Sensors

Drawing chemical sensors on paper with a flexible toy pencil

Research team at Northwestern University show that chemical sensors capable of detecting toxic vapors can be drawn with a toy pencil on paper.

Curiosity is often a driving force to innovative work. A team of students lead by Prof. Jiaxing Huang, at Northwestern University, show in an article just published in Scientific Reports that chemical sensors capable of detecting toxic vapors can be drawn with a toy pencil on paper.

The “lead” in ordinary pencils is made of graphite fine powders bound together with clay. In a flexible toy pencil, the graphite powders are glued together with a soft polymer binder such as polyvinyl chloride (PVC), which makes the “lead” bendable and unbreakable. Drawing with such flexible pencils leaves a trace that is essentially a thin film of polymer/graphite composite. When the graphite fine powders, or “few-layer graphene flakes” (as they are sometimes delightfully rebranded after the discovery of graphene), are interconnected to form a continuous network, a conductive path is established. Upon exposure to volatile chemical vapors such as toluene, hexane and tetrahydrofuran, the polymer binder swells and loosens up the graphite network, causing a decrease in electrical current. This effectively creates a chemiresistor type of sensor. Among the vapors tested, the toy pencil drawn sensor showed greatest response to toluene, which is consistent with the high solubility of PVC in toluene.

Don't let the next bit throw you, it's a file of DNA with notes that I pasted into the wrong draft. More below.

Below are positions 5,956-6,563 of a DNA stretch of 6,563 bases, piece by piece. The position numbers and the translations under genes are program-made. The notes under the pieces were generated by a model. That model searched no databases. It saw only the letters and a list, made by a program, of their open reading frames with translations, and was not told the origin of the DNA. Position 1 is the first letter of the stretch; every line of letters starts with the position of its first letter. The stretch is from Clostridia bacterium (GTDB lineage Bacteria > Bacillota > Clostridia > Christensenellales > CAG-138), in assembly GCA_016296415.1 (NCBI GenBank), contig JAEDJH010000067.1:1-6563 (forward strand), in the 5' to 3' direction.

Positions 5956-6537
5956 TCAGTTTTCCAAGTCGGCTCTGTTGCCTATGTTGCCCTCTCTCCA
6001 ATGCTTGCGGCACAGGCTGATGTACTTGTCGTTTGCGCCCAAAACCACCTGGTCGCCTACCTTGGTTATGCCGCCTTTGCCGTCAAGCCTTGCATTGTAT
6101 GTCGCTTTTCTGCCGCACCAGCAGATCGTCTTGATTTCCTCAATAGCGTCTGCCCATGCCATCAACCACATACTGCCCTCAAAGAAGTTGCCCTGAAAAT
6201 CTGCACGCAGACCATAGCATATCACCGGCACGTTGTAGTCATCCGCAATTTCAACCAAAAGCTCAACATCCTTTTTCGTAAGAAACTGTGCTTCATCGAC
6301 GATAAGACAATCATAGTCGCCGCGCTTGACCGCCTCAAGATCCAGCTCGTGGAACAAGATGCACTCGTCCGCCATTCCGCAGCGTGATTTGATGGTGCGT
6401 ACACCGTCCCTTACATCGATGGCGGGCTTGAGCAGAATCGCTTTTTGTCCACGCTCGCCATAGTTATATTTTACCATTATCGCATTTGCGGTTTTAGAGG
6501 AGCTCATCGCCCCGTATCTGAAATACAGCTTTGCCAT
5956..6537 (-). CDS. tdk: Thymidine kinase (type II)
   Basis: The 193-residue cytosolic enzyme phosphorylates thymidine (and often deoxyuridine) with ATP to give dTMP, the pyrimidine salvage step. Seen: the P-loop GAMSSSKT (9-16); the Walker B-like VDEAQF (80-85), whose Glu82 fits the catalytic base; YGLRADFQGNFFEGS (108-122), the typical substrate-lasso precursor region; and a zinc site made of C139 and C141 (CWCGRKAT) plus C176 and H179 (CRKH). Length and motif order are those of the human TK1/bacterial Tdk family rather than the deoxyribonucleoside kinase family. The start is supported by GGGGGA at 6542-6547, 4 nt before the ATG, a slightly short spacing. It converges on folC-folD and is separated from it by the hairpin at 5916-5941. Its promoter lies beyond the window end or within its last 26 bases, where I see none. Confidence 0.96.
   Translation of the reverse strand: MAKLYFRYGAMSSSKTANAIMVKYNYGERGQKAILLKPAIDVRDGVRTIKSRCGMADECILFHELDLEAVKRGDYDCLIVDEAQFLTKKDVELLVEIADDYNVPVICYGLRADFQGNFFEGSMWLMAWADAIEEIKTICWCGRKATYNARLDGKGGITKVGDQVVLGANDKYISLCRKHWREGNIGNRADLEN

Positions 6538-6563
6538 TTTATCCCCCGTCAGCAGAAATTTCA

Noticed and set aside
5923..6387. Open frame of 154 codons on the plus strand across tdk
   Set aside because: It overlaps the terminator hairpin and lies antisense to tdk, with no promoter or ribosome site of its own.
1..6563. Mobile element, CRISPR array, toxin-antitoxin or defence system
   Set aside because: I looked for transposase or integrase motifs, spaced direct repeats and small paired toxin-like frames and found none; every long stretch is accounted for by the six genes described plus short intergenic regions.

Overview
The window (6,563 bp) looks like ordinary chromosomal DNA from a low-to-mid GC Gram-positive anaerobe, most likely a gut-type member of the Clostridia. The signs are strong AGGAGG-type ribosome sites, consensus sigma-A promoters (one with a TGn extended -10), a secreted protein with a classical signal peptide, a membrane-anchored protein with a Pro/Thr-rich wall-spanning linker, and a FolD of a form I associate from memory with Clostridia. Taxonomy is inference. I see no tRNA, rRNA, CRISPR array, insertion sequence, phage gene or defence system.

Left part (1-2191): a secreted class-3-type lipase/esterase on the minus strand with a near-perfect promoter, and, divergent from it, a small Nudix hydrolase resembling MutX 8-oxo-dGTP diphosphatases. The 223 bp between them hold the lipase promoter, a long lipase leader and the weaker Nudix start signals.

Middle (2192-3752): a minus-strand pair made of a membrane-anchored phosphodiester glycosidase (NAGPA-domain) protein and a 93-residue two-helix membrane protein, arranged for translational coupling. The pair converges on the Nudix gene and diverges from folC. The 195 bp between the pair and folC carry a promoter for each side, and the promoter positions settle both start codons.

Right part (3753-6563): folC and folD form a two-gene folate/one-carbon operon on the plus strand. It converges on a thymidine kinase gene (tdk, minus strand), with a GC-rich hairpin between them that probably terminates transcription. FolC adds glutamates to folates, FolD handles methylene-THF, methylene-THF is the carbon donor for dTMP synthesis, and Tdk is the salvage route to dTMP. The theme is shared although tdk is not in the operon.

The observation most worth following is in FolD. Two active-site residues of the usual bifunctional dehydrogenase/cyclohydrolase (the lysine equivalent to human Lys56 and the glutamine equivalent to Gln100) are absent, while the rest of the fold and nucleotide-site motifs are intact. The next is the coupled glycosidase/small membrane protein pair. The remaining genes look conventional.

Flexible toy pencil (left) traces are made of polymer/graphite composite, which function as chemiresistor upon exposure to volatile chemical vapors. Image courtesy of Jiaxing Huang.

Flexible toy pencil (left) traces are made of polymer/graphite composite, which function as chemiresistor upon exposure to volatile chemical vapors. Image courtesy of Jiaxing Huang.

Chemiresistors based on a network of conductive materials embedded in polymer have been demonstrated before with carbon blacks, carbon nanotubes, graphene or metal nanoparticles. Other than being low cost, disposable and environmental friendly, the toy pencil drawn devices reported by Huang and his students are a great reminder that “Science can be fun and inspirations can be drawn from daily life objects around you,” Huang said.

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